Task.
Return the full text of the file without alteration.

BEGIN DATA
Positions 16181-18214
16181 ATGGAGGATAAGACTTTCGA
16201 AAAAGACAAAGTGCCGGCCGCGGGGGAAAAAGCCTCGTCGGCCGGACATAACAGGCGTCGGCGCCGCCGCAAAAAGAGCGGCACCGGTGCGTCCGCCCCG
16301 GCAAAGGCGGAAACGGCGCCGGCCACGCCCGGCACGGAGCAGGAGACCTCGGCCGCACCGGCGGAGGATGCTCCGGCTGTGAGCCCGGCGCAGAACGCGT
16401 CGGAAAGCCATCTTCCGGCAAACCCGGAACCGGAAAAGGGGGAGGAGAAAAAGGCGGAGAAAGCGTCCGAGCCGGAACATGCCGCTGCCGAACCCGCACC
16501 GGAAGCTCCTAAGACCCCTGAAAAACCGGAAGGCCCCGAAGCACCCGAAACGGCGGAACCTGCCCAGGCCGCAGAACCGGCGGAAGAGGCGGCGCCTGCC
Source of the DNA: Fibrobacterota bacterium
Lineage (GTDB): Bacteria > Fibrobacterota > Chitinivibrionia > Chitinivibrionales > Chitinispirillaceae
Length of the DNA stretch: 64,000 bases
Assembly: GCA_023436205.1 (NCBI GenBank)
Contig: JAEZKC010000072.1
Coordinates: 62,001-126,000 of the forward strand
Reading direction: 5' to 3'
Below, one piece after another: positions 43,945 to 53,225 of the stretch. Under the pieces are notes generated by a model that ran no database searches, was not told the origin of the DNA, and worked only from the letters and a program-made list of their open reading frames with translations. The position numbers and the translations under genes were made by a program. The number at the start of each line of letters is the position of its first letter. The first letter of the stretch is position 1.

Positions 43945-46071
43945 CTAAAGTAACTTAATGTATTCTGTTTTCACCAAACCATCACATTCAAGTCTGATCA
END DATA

Positions 16181-18214
16181 ATGGAGGATAAGACTTTCGA
16201 AAAAGACAAAGTGCCGGCCGCGGGGGAAAAAGCCTCGTCGGCCGGACATAACAGGCGTCGGCGCCGCCGCAAAAAGAGCGGCACCGGTGCGTCCGCCCCG
16301 GCAAAGGCGGAAACGGCGCCGGCCACGCCCGGCACGGAGCAGGAGACCTCGGCCGCACCGGCGGAGGATGCTCCGGCTGTGAGCCCGGCGCAGAACGCGT
16401 CGGAAAGCCATCTTCCGGCAAACCCGGAACCGGAAAAGGGGGAGGAGAAAAAGGCGGAGAAAGCGTCCGAGCCGGAACATGCCGCTGCCGAACCCGCACC
16501 GGAAGCTCCTAAGACCCCTGAAAAACCGGAAGGCCCCGAAGCACCCGAAACGGCGGAACCTGCCCAGGCCGCAGAACCGGCGGAAGAGGCGGCGCCTGCC
Source of the DNA: Fibrobacterota bacterium
Lineage (GTDB): Bacteria > Fibrobacterota > Chitinivibrionia > Chitinivibrionales > Chitinispirillaceae
Length of the DNA stretch: 64,000 bases
Assembly: GCA_023436205.1 (NCBI GenBank)
Contig: JAEZKC010000072.1
Coordinates: 62,001-126,000 of the forward strand
Reading direction: 5' to 3'
Below, one piece after another: positions 43,945 to 53,225 of the stretch. Under the pieces are notes generated by a model that ran no database searches, was not told the origin of the DNA, and worked only from the letters and a program-made list of their open reading frames with translations. The position numbers and the translations under genes were made by a program. The number at the start of each line of letters is the position of its first letter. The first letter of the stretch is position 1.

Positions 43945-46071
43945 CTAAAGTAACTTAATGTATTCTGTTTTCACCAAACCATCACATTCAAGTCTGATCA